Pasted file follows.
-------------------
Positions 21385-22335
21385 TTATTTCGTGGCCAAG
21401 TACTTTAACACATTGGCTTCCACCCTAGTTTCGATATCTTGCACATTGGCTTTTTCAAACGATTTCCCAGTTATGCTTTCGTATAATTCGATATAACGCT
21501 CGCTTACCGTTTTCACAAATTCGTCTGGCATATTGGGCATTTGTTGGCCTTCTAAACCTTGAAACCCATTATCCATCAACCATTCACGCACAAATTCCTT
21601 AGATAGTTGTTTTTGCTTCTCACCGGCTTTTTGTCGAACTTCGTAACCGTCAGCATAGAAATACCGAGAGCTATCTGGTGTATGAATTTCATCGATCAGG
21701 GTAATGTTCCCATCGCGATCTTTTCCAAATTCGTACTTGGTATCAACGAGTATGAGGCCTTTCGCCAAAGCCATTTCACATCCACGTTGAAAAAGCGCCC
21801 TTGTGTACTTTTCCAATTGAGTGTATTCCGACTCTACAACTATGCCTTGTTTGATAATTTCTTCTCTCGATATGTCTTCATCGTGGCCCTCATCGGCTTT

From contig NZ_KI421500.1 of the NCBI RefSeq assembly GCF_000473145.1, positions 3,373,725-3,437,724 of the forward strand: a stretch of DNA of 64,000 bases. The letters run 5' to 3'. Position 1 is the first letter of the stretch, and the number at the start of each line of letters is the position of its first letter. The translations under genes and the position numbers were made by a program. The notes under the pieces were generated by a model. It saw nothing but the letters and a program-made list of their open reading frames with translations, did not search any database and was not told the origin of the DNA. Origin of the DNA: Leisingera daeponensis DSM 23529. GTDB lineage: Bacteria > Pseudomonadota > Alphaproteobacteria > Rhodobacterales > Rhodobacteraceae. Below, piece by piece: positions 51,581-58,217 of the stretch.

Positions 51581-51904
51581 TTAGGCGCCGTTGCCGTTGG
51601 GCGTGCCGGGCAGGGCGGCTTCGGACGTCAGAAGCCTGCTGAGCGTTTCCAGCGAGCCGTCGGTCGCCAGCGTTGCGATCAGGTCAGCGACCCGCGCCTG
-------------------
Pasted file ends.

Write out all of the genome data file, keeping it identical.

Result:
Positions 21385-22335
21385 TTATTTCGTGGCCAAG
21401 TACTTTAACACATTGGCTTCCACCCTAGTTTCGATATCTTGCACATTGGCTTTTTCAAACGATTTCCCAGTTATGCTTTCGTATAATTCGATATAACGCT
21501 CGCTTACCGTTTTCACAAATTCGTCTGGCATATTGGGCATTTGTTGGCCTTCTAAACCTTGAAACCCATTATCCATCAACCATTCACGCACAAATTCCTT
21601 AGATAGTTGTTTTTGCTTCTCACCGGCTTTTTGTCGAACTTCGTAACCGTCAGCATAGAAATACCGAGAGCTATCTGGTGTATGAATTTCATCGATCAGG
21701 GTAATGTTCCCATCGCGATCTTTTCCAAATTCGTACTTGGTATCAACGAGTATGAGGCCTTTCGCCAAAGCCATTTCACATCCACGTTGAAAAAGCGCCC
21801 TTGTGTACTTTTCCAATTGAGTGTATTCCGACTCTACAACTATGCCTTGTTTGATAATTTCTTCTCTCGATATGTCTTCATCGTGGCCCTCATCGGCTTT

From contig NZ_KI421500.1 of the NCBI RefSeq assembly GCF_000473145.1, positions 3,373,725-3,437,724 of the forward strand: a stretch of DNA of 64,000 bases. The letters run 5' to 3'. Position 1 is the first letter of the stretch, and the number at the start of each line of letters is the position of its first letter. The translations under genes and the position numbers were made by a program. The notes under the pieces were generated by a model. It saw nothing but the letters and a program-made list of their open reading frames with translations, did not search any database and was not told the origin of the DNA. Origin of the DNA: Leisingera daeponensis DSM 23529. GTDB lineage: Bacteria > Pseudomonadota > Alphaproteobacteria > Rhodobacterales > Rhodobacteraceae. Below, piece by piece: positions 51,581-58,217 of the stretch.

Positions 51581-51904
51581 TTAGGCGCCGTTGCCGTTGG
51601 GCGTGCCGGGCAGGGCGGCTTCGGACGTCAGAAGCCTGCTGAGCGTTTCCAGCGAGCCGTCGGTCGCCAGCGTTGCGATCAGGTCAGCGACCCGCGCCTG